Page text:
Revisiting the Path to Mastery

Sadly, my cunning plan to go to the range on this lovely Monday off did not happen. I lost my voice about a week ago (which was, coincidentally, about two weeks from receiving the latest round of military-mandated the flu mist), and started developing a pretty wicked chest cold on Friday. I am now squarely in the “drainage” phase. Pleasant, I know, but I decided that trying to go to the range today would end up being an exercise in frustration due to inability to breathe and the other undesirable effects of a cold.

But, having a “down day” did afford me the opportunity to take a look at a book I had almost forgotten about. A friend of mine had borrowed it years ago, and just recently returned it to me before he moved to a new base. The pages are yellowed, and the cover is sun-bleached, but the information is just as riveting and useful.

Mastery, by George Leonard, was written twenty two years ago. And while some of the cultural elements and sports icons he references throughout the book date the writing, the underlying message is the same. If we are to truly embark on a journey of mastery in a given area of our lives, then we must dedicate ourselves to the enjoyment of that journey for the sake of taking it, not necessarily because there is an end goal in sight.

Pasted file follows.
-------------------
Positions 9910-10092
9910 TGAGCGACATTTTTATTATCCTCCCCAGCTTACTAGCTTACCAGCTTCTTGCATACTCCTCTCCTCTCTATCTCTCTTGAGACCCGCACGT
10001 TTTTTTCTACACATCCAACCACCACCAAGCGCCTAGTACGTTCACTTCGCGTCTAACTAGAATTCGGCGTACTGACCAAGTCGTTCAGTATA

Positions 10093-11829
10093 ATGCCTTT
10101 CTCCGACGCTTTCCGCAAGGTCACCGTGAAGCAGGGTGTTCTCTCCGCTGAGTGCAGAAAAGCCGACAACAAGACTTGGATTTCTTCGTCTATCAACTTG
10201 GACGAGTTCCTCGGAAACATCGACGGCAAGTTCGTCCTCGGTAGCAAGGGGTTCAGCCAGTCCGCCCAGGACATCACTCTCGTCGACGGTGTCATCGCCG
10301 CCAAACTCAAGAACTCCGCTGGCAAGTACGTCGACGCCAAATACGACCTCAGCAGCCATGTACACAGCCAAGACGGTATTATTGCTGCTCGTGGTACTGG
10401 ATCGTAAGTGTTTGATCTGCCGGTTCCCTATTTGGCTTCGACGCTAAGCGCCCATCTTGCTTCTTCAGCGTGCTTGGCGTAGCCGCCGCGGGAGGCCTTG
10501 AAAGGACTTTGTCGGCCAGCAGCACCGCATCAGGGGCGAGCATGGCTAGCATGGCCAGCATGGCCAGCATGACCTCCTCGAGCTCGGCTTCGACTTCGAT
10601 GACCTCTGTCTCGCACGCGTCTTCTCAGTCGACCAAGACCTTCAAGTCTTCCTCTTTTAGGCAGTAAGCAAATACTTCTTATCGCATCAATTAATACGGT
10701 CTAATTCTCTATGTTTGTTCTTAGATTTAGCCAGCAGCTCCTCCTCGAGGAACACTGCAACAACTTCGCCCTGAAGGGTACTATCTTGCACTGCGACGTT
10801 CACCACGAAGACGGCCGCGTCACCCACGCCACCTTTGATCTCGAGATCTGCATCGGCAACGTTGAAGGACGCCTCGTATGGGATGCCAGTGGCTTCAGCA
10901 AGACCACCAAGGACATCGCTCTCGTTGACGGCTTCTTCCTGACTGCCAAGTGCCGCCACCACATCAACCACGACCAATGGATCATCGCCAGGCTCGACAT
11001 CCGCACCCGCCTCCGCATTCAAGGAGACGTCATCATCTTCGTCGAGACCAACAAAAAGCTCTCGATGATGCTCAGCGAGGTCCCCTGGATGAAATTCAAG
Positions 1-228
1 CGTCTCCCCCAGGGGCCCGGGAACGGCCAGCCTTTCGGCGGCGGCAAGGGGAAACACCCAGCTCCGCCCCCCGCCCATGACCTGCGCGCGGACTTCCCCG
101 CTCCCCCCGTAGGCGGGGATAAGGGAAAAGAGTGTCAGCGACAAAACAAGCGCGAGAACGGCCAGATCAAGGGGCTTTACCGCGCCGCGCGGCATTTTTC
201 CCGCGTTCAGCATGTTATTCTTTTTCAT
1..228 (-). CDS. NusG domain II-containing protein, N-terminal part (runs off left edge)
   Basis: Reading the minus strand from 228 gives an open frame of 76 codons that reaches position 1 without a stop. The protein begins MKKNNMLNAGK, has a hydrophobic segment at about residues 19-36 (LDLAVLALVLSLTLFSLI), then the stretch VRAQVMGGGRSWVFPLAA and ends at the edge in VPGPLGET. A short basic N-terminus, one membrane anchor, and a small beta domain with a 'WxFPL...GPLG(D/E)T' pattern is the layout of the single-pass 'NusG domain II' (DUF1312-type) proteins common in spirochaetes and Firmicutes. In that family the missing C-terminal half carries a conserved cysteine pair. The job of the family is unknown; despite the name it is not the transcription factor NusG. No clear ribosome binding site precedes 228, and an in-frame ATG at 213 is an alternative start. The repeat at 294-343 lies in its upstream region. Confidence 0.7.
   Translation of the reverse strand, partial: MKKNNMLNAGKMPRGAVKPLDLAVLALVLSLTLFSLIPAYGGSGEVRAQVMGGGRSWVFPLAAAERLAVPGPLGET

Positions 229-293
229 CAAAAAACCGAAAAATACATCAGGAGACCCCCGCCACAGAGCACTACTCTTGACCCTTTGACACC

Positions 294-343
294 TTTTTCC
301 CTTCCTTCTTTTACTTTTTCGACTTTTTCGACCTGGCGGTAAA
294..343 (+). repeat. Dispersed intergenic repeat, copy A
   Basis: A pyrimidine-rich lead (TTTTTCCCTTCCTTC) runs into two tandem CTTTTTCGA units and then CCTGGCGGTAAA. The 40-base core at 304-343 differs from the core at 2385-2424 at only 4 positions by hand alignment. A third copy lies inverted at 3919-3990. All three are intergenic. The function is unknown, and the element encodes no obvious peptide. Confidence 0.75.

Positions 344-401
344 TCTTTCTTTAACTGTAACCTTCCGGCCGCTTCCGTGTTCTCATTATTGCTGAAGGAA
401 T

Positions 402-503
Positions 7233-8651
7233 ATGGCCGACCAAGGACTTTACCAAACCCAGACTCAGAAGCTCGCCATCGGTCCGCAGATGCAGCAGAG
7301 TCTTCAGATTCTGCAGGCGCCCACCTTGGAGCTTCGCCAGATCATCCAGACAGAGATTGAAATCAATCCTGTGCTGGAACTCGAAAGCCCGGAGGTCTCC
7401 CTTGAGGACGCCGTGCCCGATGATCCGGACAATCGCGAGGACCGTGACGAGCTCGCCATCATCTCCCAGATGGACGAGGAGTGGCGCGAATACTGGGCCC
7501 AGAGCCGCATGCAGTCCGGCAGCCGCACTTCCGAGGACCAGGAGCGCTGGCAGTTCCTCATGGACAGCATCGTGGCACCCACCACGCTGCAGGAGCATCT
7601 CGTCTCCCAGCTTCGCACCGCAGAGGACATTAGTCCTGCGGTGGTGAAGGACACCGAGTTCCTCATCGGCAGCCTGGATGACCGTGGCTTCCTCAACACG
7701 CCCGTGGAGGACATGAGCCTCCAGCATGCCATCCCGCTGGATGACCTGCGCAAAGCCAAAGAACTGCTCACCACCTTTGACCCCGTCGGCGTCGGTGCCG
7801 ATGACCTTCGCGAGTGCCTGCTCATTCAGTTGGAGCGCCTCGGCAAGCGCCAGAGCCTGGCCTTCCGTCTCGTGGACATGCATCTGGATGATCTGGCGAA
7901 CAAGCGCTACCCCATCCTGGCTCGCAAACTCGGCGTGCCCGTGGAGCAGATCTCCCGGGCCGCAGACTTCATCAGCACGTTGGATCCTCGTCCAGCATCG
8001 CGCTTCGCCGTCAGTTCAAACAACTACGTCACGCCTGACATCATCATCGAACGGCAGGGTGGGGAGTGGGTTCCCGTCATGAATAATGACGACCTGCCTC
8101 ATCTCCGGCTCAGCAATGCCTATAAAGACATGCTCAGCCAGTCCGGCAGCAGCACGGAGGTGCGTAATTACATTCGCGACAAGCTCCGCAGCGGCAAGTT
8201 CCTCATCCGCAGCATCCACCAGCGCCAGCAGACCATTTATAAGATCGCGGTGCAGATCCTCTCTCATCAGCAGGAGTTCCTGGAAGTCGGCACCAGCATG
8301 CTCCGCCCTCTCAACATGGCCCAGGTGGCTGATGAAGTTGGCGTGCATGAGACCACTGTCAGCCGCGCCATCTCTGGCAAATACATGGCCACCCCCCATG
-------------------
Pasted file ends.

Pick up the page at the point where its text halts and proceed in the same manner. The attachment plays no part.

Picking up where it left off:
Let me explain. Leonard writes that goals are important, as they help us push our edge just a little further and break new ground, but singular and obsessive focus on those goals can be destructive. Part of any journey to becoming a master will involve spending considerable amounts of time on the ‘plateau’ of progression, where there is seemingly little to no progress being made. Those who are too goal-obsessive may become frustrated with lack of progress, and begin to ignore the fundamentals and basics in order to chase the next high. This may work, but it will probably also harm long-term gains by sacrificing a strong foundation to work from. Others may disengage entirely, and go find a new goal to pursue. In the end, neither will become masters.

This is seen in the shooting community quite a bit. Sometimes we have a tendency to look for that next widget or gizmo that helps us shoot faster or more accurately without requiring any additional practice time. We chase after certain shooting styles and disciplines that reward us for speed while having very generous accuracy standards. But, as many a shooting master have said before, good shooting is good execution of the fundamentals. Great shooting is great execution of the fundamentals. We have been conditioned by our culture to expect life to be a never-ending series of climaxes. Commercials and movies show quick montages of practice and training in a matter of seconds or minutes, often to arousing music, that give the impression that attaining a high level of skill is easier and faster than it actually is.